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Challenges for financing orphan drugs in Latin America

Foto Rosa Mari Galindo

Rosa María Galindo Suárez
Economista Instituto Autónomo de México (ITAM)
Magister en Economía de la Salud y Gestión Sanitaria de la
Universidad Pompeu Fabra de Barcelona, España
Presidenta de ISPOR Capítulo México 2014-2017

It is known that orphan drugs are intended for the treatment of rare diseases, which are of very low prevalence. The pharmaceutical industry has stated that the development of these drugs has a very high cost and since they are intended for a very small number of patients, as well as having access barriers and patent limitations, it is very difficult for price discussions to be held that satisfy both the buyer and the owner of the technology.

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Since high-cost medicines can call into question the financial sustainability of any health system, it is necessary to seek financing alternatives that help to provide treatments to patients in the best manner. That is, we are at a moment of enormous challenges that the health sector and all the participants in this sector have to face.


Currently, in most of the health technology assessment agencies and organizations in the region, the evaluation of orphan drugs, in order to determine their inclusion for prescriptions and which can be reimbursed, does not differ substantially from the evaluation of drugs for diseases of higher prevalence. For example, today in the countries of our region there are no specifications for considering different cost-effectiveness thresholds for an orphan drug, there are no different criteria for measuring the burden of disease or the consideration of contracts based on results or value-based models (Value-Based Health Care), with some exceptions such as Colombia, which is the country that has advanced the most with these types of models, and Brazil, which has begun to review the implementation of these models.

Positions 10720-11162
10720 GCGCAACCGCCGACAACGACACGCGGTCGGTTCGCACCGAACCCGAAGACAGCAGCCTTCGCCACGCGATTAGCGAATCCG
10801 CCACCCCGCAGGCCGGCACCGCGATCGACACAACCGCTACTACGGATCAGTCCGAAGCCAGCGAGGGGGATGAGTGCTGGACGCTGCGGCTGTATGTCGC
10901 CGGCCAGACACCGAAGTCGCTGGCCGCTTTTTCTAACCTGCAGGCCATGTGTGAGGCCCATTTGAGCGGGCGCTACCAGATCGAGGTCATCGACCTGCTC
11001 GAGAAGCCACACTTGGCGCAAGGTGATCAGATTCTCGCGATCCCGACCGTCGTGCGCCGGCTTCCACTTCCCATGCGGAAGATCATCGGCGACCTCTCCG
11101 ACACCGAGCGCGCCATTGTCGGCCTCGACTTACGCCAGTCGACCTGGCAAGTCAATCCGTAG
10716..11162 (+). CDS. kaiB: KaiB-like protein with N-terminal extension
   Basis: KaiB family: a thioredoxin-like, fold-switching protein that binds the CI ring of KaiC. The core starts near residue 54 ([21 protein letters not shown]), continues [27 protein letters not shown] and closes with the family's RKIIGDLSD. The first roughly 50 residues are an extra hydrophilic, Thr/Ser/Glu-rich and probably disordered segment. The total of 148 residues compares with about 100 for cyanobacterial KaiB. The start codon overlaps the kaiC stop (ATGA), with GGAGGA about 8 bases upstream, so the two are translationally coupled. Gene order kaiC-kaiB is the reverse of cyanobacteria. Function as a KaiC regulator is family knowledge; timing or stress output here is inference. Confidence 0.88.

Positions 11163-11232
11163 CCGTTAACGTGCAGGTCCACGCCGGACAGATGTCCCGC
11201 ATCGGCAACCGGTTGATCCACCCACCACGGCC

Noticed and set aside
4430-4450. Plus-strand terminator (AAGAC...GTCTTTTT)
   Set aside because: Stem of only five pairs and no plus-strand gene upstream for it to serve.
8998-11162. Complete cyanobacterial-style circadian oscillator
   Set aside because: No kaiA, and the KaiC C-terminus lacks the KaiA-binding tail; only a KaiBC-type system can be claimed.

Therefore, it is necessary to think about how to move forward with mechanisms and new evaluation models, or to make the existing ones more robust, in order to face the financial challenge of access to orphan drugs. Some possible proposals are:


  • that the value framework or multicriteria analysis methods explicitly incorporate the economic principle of opportunity cost to establish more precisely the weighting of each criterion analyzed;
  • to accelerate the adoption of instruments such as the measurement of patient outcomes (patient-related outcomes) that allow the establishment of treatment agreements subject to results, which can be reviewed periodically to continue granting treatments to patients who meet the established clinical goals. It is clear is that the implementation of these instruments in each country of the region is an action that depends largely on the advances in the research that the pharmaceutical and device industries have to carry out – although it is well understood by government authorities that there are still barriers that hinder the progress of clinical studies in some countries, great progress has nevertheless been made in the regulation of this topic, as in the case of Mexico;